The city of San Francisco just wants the naked people to go away.
“There is nothing objectionable about a city passing a general ordinance to ban public nudity (even though such a ban may place incidental burdens on some protected speech),” the city attorney said Thursday in documents citing a 2000 U.S. Supreme Court decision in an Erie, Pennsylvania case.
City Attorney Dennis Herrera has asked a federal judge to uphold the city’s ban on public nudity. He has filed a motion to dismiss the free speech lawsuit by a group of people who claim the act of being totally nude in public is expressive speech protected by the first amendment.
In 2012, San Francisco passed an ordinance that prohibits public nudity unless certain exceptions apply, such as during parades, festivals and fairs, such as the Gay Pride Parade and Folsom Street Fair.
Oxane “Gypsy” Taub and George Davis challenged the ordinance contending they use nudity to express the belief the human body is beautiful and that it is appropriate to appear in public without clothes.
Taub lives in Berkeley where public nudity has been banned for 20 years.
Davis ran for city supervisor in San Francisco on a pro-nudity platform.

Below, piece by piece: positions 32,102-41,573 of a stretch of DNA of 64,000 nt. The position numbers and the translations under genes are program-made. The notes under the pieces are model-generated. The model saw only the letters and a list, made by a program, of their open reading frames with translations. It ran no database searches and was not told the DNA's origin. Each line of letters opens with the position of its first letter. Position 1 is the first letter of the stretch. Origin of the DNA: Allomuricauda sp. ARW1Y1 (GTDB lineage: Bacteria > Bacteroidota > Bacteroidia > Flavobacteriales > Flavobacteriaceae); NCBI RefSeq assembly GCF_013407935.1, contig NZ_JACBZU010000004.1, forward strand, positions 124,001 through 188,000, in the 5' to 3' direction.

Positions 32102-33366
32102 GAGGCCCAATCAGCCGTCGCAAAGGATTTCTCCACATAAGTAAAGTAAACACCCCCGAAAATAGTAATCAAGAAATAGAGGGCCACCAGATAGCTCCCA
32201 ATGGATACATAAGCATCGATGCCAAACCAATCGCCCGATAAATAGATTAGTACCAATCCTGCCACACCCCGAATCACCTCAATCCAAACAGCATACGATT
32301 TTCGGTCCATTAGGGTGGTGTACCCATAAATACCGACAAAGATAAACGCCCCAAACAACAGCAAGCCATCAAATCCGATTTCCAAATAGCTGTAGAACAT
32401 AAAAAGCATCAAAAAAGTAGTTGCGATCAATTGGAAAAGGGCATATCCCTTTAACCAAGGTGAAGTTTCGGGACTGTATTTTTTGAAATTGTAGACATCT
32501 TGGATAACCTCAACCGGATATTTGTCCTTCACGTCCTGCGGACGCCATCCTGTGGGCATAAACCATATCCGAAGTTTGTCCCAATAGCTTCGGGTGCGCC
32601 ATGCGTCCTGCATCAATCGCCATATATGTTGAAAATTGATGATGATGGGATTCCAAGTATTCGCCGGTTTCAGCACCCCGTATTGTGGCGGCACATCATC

They argued the ordinance is too vague.
Being nude any place and any time in the city would subject a public potentially unwilling or unexpectedly exposed to the conduct and interferes with the rights of everyone to use and enjoy public spaces, according Herrera.
The suit has been dismissed once before by U.S. District Judge Edward Chen, but he allowed the plaintiffs to revise the lawsuit and refile it.
This is the city’s second attempt to be done with nudists and the speech claims.
Herrera has cited a long line of cases dating back to the 1970s upholding municipal powers to regulate public nudity.
He has asked Chen to hold a hearing on the arguments September 11, 2014.
Case: Taub v. City and County of San Francisco, No. 12-5841EMC